have stopped their una Wf jrfcs, and otutr
l printer usts rciiUVvU iUv'.i
' ... I I
RATES OP ADVEraTISIIja
-. . . . . ra
Jut vet lit. stents, not aeeaaSiaa- a .
liSlneartiose 1 ai lal lu "j '
lavft t4wrlamTw) rr.-t.g at the Ibllewlsa
rates pr enseal tea ireae i
i-atinr: i fa 1 41 zZuZZzz t ii : '..
, ' llJor PiWwTrovo1'--.. t.
. Is en Me hranehes Sou, wltt aaateew aad dft tt -
The London correspondent of tbe rfew" ;" ' ' '
Orleans Delia says: ' j -mi. ';,.
W bar opened granfl weddinsborean ' '
in London, thongb it would b more correct i! ,
to Stats that it ha Inn or bpam at wnrk .,i.
tbs most happy results ell except on case-
which, requirirw the aid of tbe jaw to diseu- :
'angle it, Has lei to tire trjxne. The merae-
gtT-in-ehief of .this industry, it appears, van
th author of tbe advertisement wbich ap- 1
peared in onr papers, stating that gentle
man with all the vites and blanrli.l,
,of ft CaDttchhi friiir. tha
, Biliat, the bono of a judge, ta beauty ofao, ' ,
"'iHi . kronen, OA'S a tuej,
nj;ht slits of thirty, wished to meetwith a '
better-hah. The bait too, and the specula- ' '
to was inmdated with letters of ladies whot i J
alt found tneuravlves eNgibi and just their
thrjr to meet th afJvertising party' views,
altaewgh tbew qualifications were multitu- '
dm wis and tfceir atrs varied rrf,m the
maids of bertful fifteen to thr widow of
A delicate a'vprtiseraent, addressed to ' '
the soft' hearts and head of th cthr
brought a like supply of old and young;
boys, anJ now my agent set together to -business,
and opened up communications
mil of the anoBt flattering hopes of a speedy " '
and happy realization of every hope, In
viting in all faith everyinqoiry, and putting- .
the same inquiries in rttnrn exacting only
one stipulation, which was absolutely in
separable fro: further proceeding. Not -
money no, be was far to knowing to make
a fuss about cast at tbe beginning, but a
portrait of the L and she and now his gal
lery was complete, and In was furnished "
with a .population whereon he fell to work
with the ardor and seal of an enthusiast to. ' .
act the part Providence usually undertakes, ,
or more classically, speaking, smiting hearts '
at will, as Cupid, through artfully-conceived
letters, and still better and more hand-) . ,
somely colored portraits than the originals
sent bim, which formed the basis or por
traitsherein was his great dodge.
The clever fellow flung ont the bait oreast: J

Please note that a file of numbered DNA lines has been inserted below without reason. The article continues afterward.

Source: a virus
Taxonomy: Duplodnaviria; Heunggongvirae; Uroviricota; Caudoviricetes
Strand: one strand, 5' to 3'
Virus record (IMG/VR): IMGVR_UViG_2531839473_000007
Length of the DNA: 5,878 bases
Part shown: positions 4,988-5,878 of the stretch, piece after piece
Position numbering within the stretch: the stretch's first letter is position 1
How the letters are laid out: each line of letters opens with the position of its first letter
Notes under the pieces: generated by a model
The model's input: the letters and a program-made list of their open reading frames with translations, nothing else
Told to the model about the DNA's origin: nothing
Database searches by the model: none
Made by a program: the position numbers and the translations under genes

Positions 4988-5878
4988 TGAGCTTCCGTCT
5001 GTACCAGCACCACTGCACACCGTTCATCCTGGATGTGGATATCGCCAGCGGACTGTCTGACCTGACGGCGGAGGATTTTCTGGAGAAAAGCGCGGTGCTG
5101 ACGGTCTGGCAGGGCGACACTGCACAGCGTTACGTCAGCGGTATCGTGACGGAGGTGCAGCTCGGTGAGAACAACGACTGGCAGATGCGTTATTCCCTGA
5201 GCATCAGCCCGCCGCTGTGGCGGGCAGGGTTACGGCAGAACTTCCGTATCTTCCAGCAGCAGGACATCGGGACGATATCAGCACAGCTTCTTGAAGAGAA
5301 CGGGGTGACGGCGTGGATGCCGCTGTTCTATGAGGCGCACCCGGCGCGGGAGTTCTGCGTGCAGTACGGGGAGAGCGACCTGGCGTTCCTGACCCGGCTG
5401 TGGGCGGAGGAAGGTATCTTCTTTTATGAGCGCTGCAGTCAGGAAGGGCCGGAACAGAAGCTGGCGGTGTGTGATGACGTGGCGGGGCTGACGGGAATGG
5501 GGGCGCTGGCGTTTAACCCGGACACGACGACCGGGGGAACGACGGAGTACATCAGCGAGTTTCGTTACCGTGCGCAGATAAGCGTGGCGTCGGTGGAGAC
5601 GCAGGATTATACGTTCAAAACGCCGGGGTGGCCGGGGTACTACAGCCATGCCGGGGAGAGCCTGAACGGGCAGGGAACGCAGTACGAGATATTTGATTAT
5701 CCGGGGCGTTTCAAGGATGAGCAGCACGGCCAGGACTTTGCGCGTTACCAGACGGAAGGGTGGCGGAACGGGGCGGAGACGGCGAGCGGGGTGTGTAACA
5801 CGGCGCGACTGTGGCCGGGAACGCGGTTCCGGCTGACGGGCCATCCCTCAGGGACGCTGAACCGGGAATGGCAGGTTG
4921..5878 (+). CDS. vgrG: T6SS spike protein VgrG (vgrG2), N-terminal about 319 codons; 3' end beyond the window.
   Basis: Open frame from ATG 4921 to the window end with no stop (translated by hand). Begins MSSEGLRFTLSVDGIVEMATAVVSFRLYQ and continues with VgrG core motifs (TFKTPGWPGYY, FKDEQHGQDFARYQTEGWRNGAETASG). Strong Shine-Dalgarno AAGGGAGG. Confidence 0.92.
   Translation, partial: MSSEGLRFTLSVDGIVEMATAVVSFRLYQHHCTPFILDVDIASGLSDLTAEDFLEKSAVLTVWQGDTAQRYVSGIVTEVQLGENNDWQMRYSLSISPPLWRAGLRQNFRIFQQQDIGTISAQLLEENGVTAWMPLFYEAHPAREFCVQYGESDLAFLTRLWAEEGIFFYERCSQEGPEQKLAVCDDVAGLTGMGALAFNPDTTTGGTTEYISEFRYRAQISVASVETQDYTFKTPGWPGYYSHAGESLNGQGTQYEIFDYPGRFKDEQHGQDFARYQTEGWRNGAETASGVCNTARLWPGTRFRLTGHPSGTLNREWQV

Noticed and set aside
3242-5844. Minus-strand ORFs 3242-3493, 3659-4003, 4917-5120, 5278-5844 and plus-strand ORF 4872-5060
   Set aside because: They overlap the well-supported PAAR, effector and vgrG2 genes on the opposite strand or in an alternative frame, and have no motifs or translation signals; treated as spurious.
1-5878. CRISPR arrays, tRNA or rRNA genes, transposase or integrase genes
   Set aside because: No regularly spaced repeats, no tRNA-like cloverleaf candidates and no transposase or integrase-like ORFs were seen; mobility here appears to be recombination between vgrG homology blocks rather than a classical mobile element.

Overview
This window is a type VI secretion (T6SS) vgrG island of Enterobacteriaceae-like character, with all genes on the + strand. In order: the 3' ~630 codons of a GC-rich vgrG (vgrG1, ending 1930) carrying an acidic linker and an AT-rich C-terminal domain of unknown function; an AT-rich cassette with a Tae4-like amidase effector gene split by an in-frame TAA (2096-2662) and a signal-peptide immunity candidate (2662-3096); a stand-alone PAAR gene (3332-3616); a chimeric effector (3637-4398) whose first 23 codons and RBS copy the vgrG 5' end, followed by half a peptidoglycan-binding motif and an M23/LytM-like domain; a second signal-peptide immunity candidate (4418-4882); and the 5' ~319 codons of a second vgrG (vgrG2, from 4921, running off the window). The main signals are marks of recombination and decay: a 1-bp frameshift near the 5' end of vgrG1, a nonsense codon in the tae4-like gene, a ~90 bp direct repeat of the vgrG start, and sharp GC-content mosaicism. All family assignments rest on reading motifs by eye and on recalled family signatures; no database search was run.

the fly, playing it like a skillful anirler, and ,
knew when to hook the brace of fishes. He ,
bad no less than eight houses of different '
rank, different style of furniture and footing
of menace, and at various localities of Lou-,
don hereat the meetings were arranged,,
and apparently quite promiscuously, as he '
had the tact to keep a hold for a time on his' 1
former married clients, and through a liberal i
table, pleasant companionship in himself;,,
and much liberality, succeeded in gathering
together at his table the cream of a certain " ' '
circle of literature, art, and some ssience. It' ;
need not be said that references wereji;, i
among the strictest stipulations nrinr tn in- , -
traductions. . , ... , . ,,
How he managed to get the bashful he and ' '
the coy sbe together, to speak about a mat-
tor which their lite through they had per- t
haps hitherto avoided, is still his secret. He
made, as tbe expression bag it, "heaps of
money," for his percentage was a rather
heavy one, and the lovers found they had to - ; .
pay the bill of the toirett fr: ..
But the game exploded by th unfortunate ''
accident of the introduction of a young girl '
of high family to a "tioket-of-leave" gentle. ,
man an emancipated convict. Despite his -,
gentleman-like exterior and bis ardent nac
sion. the prudence of the morality in which
she had been tutored revolted, and she de
manded an Instant ' separation before Sir
Creswell Creswell, the Divorce Judge.
The affair came off in a closed court, owing; -to
some immoral peculiarities, which yonr
Informant knoweth not of. but which exag.
nciawu iuv i-iimaM-ier ui we ouense, ana ao -the
marrying undertaking was blown to the